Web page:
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SEI’s carbon market expert weighs in on FIFA’s World Cup carbon neutrality claims

Can carbon credits neutralize the emissions of seven new stadiums and millions of air-travelling football fans? That’s what FIFA claims for the 2022 World Cup. Deutsche Welle’s Planet A reports why FIFA may not be taken at its word. SEI’s Derik Broekhoff weighs in.

Published on 22 November 2022
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Lynsi Burton /

Video: DW Planet A / YouTube.

The International Association of Federation Football (FIFA) pledged back in 2010 to make the 2022 World Cup in Qatar carbon neutral.

With seven new air-conditioned stadiums built in a desert, and millions of people traveling by air, that appears a tall order. But FIFA documented its estimated carbon emissions and reported a series of carbon credits purchased from renewable energy projects to offset those emissions.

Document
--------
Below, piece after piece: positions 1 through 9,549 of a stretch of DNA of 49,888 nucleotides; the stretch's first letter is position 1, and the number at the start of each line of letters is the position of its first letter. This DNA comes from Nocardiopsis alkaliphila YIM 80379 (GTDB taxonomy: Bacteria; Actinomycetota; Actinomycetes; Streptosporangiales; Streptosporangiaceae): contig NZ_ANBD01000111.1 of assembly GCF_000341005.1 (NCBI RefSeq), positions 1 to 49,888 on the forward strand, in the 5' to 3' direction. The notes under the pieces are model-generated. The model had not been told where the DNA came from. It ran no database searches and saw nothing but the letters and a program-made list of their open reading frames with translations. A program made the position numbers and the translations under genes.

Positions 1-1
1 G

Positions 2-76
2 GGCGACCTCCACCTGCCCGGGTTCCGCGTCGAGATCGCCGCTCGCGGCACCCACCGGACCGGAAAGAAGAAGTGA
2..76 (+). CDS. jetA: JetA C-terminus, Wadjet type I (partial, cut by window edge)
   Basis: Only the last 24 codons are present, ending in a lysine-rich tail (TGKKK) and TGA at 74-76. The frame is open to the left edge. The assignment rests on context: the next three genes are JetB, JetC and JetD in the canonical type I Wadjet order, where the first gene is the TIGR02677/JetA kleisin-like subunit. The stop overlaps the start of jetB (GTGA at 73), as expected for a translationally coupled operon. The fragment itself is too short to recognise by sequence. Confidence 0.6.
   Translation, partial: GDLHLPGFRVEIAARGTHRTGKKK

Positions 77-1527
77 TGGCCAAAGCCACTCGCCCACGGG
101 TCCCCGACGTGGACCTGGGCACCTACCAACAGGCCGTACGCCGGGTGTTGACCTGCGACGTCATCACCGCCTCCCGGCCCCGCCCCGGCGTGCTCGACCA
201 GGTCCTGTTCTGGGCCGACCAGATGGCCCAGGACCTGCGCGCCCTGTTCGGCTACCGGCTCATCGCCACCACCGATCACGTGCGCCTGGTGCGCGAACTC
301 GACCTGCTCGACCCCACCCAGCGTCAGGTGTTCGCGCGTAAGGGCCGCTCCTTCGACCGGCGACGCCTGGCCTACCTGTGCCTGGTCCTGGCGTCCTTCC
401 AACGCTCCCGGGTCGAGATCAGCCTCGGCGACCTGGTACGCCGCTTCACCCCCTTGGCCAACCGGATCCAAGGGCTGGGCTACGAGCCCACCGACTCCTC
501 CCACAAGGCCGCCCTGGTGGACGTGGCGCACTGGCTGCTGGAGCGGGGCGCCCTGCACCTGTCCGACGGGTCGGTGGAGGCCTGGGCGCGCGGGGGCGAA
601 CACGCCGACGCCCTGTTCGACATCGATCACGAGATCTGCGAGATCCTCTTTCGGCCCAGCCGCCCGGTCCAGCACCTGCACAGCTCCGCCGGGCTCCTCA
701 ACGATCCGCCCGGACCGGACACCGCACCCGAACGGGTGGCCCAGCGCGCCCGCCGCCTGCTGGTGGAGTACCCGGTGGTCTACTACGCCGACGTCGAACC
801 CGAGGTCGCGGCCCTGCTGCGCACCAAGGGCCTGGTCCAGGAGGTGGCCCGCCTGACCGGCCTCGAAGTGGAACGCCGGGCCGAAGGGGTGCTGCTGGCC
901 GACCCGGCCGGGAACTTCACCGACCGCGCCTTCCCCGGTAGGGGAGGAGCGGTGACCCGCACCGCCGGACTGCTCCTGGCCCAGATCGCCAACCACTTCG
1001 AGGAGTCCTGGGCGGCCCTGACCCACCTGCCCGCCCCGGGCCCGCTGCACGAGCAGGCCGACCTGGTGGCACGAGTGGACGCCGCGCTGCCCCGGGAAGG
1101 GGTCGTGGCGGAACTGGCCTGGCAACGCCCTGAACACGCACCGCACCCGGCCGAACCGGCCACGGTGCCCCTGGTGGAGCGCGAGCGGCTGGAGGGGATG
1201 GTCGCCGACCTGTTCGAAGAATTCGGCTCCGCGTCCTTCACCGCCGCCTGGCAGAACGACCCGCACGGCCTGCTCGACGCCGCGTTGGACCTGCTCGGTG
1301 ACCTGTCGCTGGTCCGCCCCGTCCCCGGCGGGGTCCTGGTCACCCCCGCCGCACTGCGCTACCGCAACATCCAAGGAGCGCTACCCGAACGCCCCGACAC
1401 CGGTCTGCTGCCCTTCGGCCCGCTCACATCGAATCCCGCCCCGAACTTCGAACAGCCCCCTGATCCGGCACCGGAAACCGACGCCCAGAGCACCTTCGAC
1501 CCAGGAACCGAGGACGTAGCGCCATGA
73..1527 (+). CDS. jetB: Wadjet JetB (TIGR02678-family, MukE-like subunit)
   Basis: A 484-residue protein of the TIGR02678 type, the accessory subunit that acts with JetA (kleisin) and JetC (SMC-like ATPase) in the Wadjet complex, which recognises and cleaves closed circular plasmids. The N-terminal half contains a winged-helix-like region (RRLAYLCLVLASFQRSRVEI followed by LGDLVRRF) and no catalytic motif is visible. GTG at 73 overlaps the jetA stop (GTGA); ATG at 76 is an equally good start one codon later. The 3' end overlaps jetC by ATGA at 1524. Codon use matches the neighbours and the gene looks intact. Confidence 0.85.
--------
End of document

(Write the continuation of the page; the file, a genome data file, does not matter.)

So does FIFA have it covered?

"The world would have been better off if you'd simply reduced your own #emissions." Can carbon credits make #FIFAWorldCup #CarbonNeutral? SEI's @DBroekhoff says it's better to look within than seek penance elsewhere.

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Deutsche Welle’s environmental YouTube channel Planet A published a seven-minute report digging into FIFA’s claims and how they compare to experts’ evaluations.

SEI Senior Scientist Derik Broekhoff commented specifically on the carbon credits, which in FIFA’s case are likely insufficient to compensate for its emissions, according to Planet A. And the renewable energy projects FIFA claims to have invested in may have happened regardless of the credit purchases.

“The world would have been better off if you’d simply reduced your own emissions,” Broekhoff said.


Derik Broekhoff

Senior Scientist



Topics and subtopics
Climate : Fossil fuels, Mitigation / Energy : Fossil fuels
Related centres
Asia , Qatar

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